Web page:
Transcript: 'Special Report with Brit Hume,' May 17, 2007

This is a rush transcript of "Special Report With Brit Hume" from May 17, 2007.

BRIT HUME, FOX NEWS ANCHOR: Next on SPECIAL REPORT, Senate negotiators agree on an immigration bill that combines new border enforcement with provisions to let illegal immigrants alre ady here stay on. Ted Kennedy is for it. So is John McCain and so is the president.

There's a new Fox poll out with results that may surprise you on pulling troops out of Iraq.

Plus, the story of the tax on the rich that hits far more than just the rich and why Congress can't fix it.

And Tony Blair in his final days in office stands again with President Bush at the White House. All that right here, right now.

Welcome to Washington. I'm Brit Hume. A bipartisan group of senators and the Bush administration acknowledged today that the immigration reform bill they have crafted is not entirely finished, is not perfect and will not be universally accepted, but they said the 380 page document is the best compromise they could achieve. So what's in the bill and what isn't? Congressional correspondent Major Garrett has the answers.


MAJOR GARRETT, FOX NEWS CONGRESSIONAL CORRESPONDENT (voice-over): Fully aware he confronts skeptics, President Bush promised the latest swing at immigration reform isn't all about amnesty.

GEORGE W. BUSH, PRESIDENT OF THE UNITED STATES: This is a bill where people who live here in our country will be treated without amnesty, but without animosity.

GARRETT: No sooner had the president spoken than hard line House Republicans trashed the Senate compromise.

REP. ED ROYCE (R), CALIFORNIA: We are rewarding past illegal immigration into the country. I think, frankly, it will drive a lot of additional illegal immigration, as well.

GARRETT: The bill would grant immediate probationary legal status to an estimated 12 million illegals here now. After paying a 5,000 dollar, the illegal could obtain a so-called Z-visa, renewable indefinitely on a four-year basis. After eight years, a worker could seek a green card, distributed on a merit based system linked to work record. To obtain a green card or citizenship, however, the head of household must return to his or her country of origin and apply.

SEN. EDWARD KENNEDY (D), MASSACHUSETTS: There's broad consensus that 12 million undocumented workers who are here should be offered a chance to earn their legalization. If this bill becomes law, it will provide an historic opportunity for millions of people right away.

GARRETT: The bill also includes border security trigger, meaning the Z-visa and a new guest worker program will not begin without specific border control achievements certified by the Department of Homeland Security. Among the triggers, deploying 18,000 border patrol agents, building 370 miles of border fence and 200 miles of vehicle barriers, creating and managing 27,500 detention beds for captured illegals and implementing a new biometric employment verification system.

Georgia Republican Johnny Isakson opposed last year's Senate immigration bill because it didn't include border security triggers. Now that it does, he's on board.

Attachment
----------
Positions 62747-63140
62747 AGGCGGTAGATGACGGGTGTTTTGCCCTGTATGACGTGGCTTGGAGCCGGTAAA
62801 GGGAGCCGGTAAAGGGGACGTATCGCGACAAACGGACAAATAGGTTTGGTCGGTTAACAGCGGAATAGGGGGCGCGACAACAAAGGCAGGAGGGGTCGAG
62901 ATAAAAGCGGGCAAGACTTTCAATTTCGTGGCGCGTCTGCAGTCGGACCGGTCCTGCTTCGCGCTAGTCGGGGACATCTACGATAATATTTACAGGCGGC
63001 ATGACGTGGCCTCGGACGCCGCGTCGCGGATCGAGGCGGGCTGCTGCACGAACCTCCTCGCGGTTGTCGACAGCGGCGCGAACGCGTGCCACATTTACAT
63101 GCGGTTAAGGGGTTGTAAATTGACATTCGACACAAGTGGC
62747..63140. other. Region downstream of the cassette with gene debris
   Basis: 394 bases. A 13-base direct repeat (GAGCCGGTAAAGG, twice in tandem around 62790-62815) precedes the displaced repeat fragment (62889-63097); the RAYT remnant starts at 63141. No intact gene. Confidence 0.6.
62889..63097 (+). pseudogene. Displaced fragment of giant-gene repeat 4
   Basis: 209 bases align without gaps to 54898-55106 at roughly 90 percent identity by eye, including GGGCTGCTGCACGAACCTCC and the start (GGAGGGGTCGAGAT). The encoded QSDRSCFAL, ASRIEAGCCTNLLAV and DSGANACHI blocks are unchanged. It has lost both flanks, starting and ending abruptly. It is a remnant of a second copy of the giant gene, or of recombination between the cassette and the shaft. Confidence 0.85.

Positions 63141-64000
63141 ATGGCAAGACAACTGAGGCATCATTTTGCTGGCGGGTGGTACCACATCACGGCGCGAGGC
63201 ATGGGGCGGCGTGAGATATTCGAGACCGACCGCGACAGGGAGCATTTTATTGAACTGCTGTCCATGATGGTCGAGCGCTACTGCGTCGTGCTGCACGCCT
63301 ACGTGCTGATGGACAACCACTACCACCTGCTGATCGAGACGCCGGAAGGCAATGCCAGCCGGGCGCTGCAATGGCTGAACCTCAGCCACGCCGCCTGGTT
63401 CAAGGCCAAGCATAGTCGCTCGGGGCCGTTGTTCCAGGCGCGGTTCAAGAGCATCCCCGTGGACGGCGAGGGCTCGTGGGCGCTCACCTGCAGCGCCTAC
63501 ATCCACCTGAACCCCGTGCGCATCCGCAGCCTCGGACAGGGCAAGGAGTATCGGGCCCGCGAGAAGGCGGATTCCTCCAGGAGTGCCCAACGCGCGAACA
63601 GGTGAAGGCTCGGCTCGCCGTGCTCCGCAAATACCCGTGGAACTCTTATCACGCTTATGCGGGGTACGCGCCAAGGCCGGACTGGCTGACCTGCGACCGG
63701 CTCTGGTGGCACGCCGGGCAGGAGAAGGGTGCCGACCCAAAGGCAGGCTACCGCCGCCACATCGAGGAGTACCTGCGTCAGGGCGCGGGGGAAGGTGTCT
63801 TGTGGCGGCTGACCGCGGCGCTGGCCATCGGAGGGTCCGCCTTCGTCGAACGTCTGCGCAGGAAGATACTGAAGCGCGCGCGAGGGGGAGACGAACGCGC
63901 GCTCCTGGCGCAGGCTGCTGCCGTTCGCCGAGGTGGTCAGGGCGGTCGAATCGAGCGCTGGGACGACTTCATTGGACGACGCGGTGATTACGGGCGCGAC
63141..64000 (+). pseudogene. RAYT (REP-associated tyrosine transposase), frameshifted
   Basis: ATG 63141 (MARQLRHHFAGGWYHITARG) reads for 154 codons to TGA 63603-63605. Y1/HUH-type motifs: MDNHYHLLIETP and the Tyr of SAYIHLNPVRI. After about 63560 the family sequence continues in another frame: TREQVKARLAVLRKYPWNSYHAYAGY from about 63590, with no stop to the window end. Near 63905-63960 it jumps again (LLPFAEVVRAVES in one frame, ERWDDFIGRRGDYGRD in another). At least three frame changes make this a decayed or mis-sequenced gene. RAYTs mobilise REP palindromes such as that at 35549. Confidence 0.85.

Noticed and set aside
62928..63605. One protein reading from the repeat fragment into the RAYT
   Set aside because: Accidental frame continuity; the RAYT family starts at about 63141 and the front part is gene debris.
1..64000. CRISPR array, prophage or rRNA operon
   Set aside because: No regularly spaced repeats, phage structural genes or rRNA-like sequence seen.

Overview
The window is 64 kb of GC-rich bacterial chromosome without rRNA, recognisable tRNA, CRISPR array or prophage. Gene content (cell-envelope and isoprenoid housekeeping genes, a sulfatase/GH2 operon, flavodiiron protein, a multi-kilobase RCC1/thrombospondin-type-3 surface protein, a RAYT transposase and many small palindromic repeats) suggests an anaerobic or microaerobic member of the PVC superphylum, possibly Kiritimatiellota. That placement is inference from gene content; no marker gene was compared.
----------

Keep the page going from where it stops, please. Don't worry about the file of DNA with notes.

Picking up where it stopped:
SEN. JOHNNY ISAKSON (R), GEORGIA: The pressure is on us. Because if we don't do the funding, if the secretary doesn't install the barriers, doesn't hire the agents, doesn't get the unmanned aerial vehicles, doesn't get the ground positioning radar, if we don't have a verifiable biometric identification for all people coming in, you have no bill.

GARRETT: The bill also calls for 400,000 guest workers per year, higher if employer demand dictates, worker for two years under a so called Y visa. The worker must return home for a year after each two-year stint. The worker can reapply for a Y-visa twice, meaning he can work here for up to six years. These workers can also seek a green card, which will be distributed, in part, on the basis of job skills the U.S. economy needs.

SEN. DIANNE FEINSTEIN (D), CALIFORNIA: Please, please, please, don't let the perfect be the enemy of the good.


GARRETT: This deal already under attack from left and right. Conservatives announced what they see as amnesty and reckless increase in future legal immigration. Liberals think the temporary worker program is too restrictive and oppose new green card rules that say only spouses and minor children can legally enter the country, no more aunts, uncles, cousins, and in all but a few cases, no grandparents.

But if today's deal holds, it's likely to past the Senate next week. House Democrats reacted cautiously. Speaker Nancy Pelosi called it nothing more than a good first step. Brit?

HUME: Major, thank you. More on this later in the program. While progress on immigration reform is made in Washington, the sheriff in Alamance County in North Carolina has built a new 240-bed jail in part because his is one of the few local law enforcement agencies in the country that can arrest and hold illegal immigrants, and get paid for it. Some immigrant rights activists say they are uneasy about the sheriff's actions. Correspondent Jonathan Serrie has the story.


JONATHAN SERRIE, FOX NEWS CORRESPONDENT (voice-over): North Carolina is hardly a border state, but the Sheriff Terry Johnson of Alamance County has declared war on illegal immigration.